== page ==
Our clients are increasingly telling us how they’ve grown their leads or generated more sales that they are able to track it down to the specific channels or moments in a customer journey. As digital specialist agencies are more commonly remunerated on business goals such as these, the less likely it will become for transparency to be an issue.

Google and Facebook taking the lead on transparency

Google and Facebook are digital behemoths that have grown exponentially over the course of the last ten years. Ad spend on the platforms has become a ubiquitous part of a brand’s digital marketing strategy, and while this has garnered some skepticism from those wary of the sheer scale of their operations, their commitment to transparency is second to none. True forces of good in the digital space, their comprehensive dashboards detail statistics from impressions to conversions that had never previously been so accessible. Clients can simply open their dashboard and see where their budget was spent. Admissions of inaccuracy come straight from the horse’s mouth – and then they get right on to fix it.

This is a marked departure from the opaque model of partnerships, kickbacks and rebates between agency and publisher, which has propagated a lack of transparency. Ad spend on the platforms ensures brands are part of a transparent ecosystem, and are paving the way for other channels to be held to the same level of accountability.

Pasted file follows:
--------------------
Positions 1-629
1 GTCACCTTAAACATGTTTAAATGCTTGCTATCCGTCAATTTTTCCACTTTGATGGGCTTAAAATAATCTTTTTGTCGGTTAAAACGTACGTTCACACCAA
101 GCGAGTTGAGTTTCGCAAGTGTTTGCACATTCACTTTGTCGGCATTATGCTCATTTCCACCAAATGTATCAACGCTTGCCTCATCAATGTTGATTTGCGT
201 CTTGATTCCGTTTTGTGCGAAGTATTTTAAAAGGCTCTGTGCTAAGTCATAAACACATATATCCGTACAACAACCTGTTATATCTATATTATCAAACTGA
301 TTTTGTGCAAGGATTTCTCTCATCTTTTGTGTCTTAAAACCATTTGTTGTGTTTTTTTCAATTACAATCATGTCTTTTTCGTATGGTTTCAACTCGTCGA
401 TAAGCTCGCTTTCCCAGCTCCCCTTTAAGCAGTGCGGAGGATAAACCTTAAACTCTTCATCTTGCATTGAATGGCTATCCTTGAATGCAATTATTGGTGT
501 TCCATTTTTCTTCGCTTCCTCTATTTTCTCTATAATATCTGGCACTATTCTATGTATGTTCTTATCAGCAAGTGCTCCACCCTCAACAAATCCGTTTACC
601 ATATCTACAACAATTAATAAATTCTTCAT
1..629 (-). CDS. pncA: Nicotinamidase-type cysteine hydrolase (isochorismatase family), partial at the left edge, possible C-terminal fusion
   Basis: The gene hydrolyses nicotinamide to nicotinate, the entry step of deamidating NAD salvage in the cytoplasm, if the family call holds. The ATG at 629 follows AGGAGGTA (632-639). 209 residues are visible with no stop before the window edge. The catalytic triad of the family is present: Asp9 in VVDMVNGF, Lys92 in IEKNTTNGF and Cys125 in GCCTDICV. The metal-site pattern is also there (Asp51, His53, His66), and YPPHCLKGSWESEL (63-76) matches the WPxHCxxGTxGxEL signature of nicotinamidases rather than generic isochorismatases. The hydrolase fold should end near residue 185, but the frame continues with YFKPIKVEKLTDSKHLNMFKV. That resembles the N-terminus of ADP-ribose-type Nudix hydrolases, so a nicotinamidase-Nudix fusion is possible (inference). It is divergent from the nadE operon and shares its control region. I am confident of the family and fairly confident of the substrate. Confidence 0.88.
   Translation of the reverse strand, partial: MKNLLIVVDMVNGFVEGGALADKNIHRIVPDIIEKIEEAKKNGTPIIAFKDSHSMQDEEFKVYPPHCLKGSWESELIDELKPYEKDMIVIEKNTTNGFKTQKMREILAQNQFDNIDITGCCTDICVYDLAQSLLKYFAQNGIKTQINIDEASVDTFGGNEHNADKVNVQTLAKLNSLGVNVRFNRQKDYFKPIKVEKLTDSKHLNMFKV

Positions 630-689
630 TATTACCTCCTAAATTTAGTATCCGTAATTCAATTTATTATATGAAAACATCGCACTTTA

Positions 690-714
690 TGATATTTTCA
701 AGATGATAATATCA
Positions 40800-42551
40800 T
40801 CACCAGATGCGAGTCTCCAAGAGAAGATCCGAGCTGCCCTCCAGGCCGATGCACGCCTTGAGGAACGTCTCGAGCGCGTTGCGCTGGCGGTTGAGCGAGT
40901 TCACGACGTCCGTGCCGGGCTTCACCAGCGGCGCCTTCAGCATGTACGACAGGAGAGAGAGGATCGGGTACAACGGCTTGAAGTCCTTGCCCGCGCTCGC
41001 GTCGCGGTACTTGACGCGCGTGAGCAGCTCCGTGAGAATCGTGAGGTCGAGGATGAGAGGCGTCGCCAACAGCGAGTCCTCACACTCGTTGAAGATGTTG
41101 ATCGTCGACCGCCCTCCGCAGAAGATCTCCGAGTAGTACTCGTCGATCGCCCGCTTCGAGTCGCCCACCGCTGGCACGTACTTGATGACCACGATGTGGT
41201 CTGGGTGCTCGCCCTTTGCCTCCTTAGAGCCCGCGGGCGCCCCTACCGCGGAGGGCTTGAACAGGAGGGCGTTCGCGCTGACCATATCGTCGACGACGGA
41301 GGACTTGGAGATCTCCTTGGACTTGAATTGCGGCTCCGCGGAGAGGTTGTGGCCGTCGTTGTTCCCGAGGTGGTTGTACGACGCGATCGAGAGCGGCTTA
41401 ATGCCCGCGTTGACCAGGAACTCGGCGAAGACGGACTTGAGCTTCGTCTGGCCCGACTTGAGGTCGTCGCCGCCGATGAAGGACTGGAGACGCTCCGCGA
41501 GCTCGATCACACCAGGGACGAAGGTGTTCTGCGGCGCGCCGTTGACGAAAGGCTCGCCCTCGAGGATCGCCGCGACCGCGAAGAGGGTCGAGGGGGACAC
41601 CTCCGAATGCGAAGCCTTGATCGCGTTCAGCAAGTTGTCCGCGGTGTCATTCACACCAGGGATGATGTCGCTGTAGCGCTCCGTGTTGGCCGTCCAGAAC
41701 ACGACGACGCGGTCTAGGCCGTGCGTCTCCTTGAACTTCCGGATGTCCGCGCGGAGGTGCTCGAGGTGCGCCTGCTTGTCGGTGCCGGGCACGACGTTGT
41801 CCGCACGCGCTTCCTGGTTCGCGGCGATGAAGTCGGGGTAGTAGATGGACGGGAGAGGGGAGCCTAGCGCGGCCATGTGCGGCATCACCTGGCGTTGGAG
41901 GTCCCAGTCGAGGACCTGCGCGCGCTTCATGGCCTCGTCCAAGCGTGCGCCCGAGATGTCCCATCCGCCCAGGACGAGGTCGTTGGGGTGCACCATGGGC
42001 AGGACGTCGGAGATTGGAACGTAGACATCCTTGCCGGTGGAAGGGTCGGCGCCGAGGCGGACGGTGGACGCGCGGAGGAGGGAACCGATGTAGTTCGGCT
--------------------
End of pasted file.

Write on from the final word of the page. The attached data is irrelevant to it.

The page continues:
Growth of education and consultancy

In previous years, the lack of understanding – and therefore, confidence – in the space has been problematic. Education is, of course, an ongoing process, particularly as digital platforms are endlessly evolving, and exciting yet daunting new capabilities and developments continually introduced. As they continue to grow ever more comprehensive, education has become increasingly important to maximise understanding, which leads to greater visibility and awareness. Certifications, such as Facebook Blueprint and Google AdWords Certification, are frequently updated to ensure digital marketers’ skillsets are up-to-date. This also lends credibility to consultants providing advice and training. Outside of Singapore, consultancy is growing as mobile adoption soars, particularly in markets such as the Philippines and Indonesia.

Three golden rules of transparency

While the digital advertising ecosystem as a whole is becoming more transparent, there is still some way to go. The process could, however, be accelerated if interactions between buyers and sellers encompass three key principles:

  • Both sides must be capable of adding equal value to the relationship, and comfortable with being completely transparent.
  • Both sides need to be motivated to make the partnership a win-win situation, rather than defining winning by getting the upper hand or the best monetary deal from the partnership
  • Both sides need to focus on lifetime customer value rather than the mere cost of a click

As with any relationship, trust, value and honesty facilitates sustainability and long-term growth. A healthy digital advertising ecosystem is a transparent one, and 2017 is set to be the best measure of this yet.

Matt Sutton

About Matt Sutton

CEO - AdParlor Asia